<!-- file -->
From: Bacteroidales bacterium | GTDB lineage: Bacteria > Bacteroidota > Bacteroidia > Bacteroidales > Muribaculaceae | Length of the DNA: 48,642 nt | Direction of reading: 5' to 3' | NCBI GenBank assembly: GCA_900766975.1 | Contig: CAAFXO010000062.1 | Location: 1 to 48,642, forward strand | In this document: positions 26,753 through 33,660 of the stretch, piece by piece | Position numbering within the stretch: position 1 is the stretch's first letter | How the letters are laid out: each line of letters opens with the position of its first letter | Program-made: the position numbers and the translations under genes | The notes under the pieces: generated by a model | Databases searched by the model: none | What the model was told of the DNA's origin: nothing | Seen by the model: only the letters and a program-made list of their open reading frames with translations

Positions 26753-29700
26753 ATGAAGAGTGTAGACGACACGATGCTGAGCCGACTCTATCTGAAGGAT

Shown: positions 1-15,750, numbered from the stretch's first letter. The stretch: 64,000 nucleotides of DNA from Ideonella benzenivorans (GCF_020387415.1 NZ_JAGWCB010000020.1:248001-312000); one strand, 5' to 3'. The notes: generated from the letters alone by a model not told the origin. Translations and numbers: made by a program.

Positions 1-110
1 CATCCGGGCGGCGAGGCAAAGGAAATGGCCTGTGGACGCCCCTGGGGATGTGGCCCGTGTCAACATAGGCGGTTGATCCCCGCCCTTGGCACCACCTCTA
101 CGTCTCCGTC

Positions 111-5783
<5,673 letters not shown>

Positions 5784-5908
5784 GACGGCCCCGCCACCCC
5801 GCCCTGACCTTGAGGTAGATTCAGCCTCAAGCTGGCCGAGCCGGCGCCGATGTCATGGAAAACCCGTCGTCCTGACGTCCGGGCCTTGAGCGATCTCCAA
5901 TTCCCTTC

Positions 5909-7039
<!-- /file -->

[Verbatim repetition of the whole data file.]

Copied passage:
From: Bacteroidales bacterium | GTDB lineage: Bacteria > Bacteroidota > Bacteroidia > Bacteroidales > Muribaculaceae | Length of the DNA: 48,642 nt | Direction of reading: 5' to 3' | NCBI GenBank assembly: GCA_900766975.1 | Contig: CAAFXO010000062.1 | Location: 1 to 48,642, forward strand | In this document: positions 26,753 through 33,660 of the stretch, piece by piece | Position numbering within the stretch: position 1 is the stretch's first letter | How the letters are laid out: each line of letters opens with the position of its first letter | Program-made: the position numbers and the translations under genes | The notes under the pieces: generated by a model | Databases searched by the model: none | What the model was told of the DNA's origin: nothing | Seen by the model: only the letters and a program-made list of their open reading frames with translations

Positions 26753-29700
26753 ATGAAGAGTGTAGACGACACGATGCTGAGCCGACTCTATCTGAAGGAT

Shown: positions 1-15,750, numbered from the stretch's first letter. The stretch: 64,000 nucleotides of DNA from Ideonella benzenivorans (GCF_020387415.1 NZ_JAGWCB010000020.1:248001-312000); one strand, 5' to 3'. The notes: generated from the letters alone by a model not told the origin. Translations and numbers: made by a program.

Positions 1-110
1 CATCCGGGCGGCGAGGCAAAGGAAATGGCCTGTGGACGCCCCTGGGGATGTGGCCCGTGTCAACATAGGCGGTTGATCCCCGCCCTTGGCACCACCTCTA
101 CGTCTCCGTC

Positions 111-5783
<5,673 letters not shown>

Positions 5784-5908
5784 GACGGCCCCGCCACCCC
5801 GCCCTGACCTTGAGGTAGATTCAGCCTCAAGCTGGCCGAGCCGGCGCCGATGTCATGGAAAACCCGTCGTCCTGACGTCCGGGCCTTGAGCGATCTCCAA
5901 TTCCCTTC

Positions 5909-7039